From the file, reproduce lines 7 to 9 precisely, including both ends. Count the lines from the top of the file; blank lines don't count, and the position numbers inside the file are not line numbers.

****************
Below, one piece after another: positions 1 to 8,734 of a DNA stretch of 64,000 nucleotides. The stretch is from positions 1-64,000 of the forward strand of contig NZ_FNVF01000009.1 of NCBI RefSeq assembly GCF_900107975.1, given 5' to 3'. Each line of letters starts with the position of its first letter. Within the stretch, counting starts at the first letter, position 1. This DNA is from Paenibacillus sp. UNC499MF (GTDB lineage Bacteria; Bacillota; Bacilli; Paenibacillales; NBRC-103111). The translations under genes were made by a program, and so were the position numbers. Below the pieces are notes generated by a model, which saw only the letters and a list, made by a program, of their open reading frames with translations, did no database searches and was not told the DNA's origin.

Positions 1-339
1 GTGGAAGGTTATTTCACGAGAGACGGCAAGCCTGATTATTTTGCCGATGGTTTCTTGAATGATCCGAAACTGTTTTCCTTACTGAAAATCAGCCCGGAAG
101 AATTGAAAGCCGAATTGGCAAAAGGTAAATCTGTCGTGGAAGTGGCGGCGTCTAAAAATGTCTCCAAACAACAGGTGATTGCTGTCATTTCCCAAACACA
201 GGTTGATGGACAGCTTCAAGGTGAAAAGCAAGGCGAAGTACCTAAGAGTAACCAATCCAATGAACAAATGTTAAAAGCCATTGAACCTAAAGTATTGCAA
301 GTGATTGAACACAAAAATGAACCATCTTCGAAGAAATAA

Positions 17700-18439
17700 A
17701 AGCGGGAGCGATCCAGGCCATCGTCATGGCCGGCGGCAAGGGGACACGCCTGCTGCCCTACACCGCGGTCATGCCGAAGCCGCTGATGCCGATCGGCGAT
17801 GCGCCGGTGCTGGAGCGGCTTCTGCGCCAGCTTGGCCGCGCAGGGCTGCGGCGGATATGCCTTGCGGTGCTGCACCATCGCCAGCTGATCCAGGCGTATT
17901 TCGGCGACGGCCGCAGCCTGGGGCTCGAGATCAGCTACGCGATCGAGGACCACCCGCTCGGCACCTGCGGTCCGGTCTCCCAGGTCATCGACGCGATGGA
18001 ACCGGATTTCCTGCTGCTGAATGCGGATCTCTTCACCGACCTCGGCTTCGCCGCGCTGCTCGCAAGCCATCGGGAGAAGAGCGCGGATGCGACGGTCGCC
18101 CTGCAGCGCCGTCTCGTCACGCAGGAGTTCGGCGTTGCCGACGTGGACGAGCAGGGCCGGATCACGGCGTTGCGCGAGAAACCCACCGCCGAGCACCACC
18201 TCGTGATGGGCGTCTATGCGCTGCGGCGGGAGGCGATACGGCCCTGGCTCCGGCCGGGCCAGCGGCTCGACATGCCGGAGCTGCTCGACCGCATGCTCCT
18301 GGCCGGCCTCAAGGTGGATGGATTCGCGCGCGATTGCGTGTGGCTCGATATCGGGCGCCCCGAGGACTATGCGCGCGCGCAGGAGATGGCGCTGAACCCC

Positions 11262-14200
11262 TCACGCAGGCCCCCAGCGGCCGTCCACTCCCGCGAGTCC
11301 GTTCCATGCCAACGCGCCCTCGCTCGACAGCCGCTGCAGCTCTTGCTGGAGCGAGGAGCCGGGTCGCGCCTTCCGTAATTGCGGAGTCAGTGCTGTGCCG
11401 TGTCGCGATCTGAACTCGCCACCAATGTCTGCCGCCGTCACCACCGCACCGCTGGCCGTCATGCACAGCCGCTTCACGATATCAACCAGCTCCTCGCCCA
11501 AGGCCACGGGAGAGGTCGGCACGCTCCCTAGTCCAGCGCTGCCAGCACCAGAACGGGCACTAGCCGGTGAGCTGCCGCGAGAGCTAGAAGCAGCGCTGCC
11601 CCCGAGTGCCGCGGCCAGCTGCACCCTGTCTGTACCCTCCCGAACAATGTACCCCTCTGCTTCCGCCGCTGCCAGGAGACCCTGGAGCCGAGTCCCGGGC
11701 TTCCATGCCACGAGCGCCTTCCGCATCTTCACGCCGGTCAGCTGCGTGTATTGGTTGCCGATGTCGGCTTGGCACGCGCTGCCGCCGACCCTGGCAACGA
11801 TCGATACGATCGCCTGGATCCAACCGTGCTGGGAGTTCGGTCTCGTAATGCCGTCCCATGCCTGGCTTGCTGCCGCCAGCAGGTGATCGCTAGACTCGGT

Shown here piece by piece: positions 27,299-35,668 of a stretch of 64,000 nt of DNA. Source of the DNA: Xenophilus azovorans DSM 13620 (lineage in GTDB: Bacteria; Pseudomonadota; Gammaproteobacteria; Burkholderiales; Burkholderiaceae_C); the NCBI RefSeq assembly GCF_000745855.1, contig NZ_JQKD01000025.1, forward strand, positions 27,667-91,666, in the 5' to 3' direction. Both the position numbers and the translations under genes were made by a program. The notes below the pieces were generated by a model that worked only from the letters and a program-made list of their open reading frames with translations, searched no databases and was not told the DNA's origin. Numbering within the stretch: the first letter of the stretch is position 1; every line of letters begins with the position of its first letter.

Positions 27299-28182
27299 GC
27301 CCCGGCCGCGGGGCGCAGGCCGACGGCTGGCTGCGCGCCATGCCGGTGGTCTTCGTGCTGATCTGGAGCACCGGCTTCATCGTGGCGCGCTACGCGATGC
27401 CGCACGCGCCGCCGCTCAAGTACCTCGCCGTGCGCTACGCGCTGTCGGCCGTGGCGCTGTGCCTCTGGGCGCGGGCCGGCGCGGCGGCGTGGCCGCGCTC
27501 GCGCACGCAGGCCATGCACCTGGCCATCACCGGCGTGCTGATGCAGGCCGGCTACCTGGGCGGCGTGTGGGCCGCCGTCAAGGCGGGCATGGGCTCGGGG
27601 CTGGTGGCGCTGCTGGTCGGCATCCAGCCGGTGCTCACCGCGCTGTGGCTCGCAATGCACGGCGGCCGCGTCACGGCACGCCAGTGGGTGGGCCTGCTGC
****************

Positions 17700-18439
17700 A
17701 AGCGGGAGCGATCCAGGCCATCGTCATGGCCGGCGGCAAGGGGACACGCCTGCTGCCCTACACCGCGGTCATGCCGAAGCCGCTGATGCCGATCGGCGAT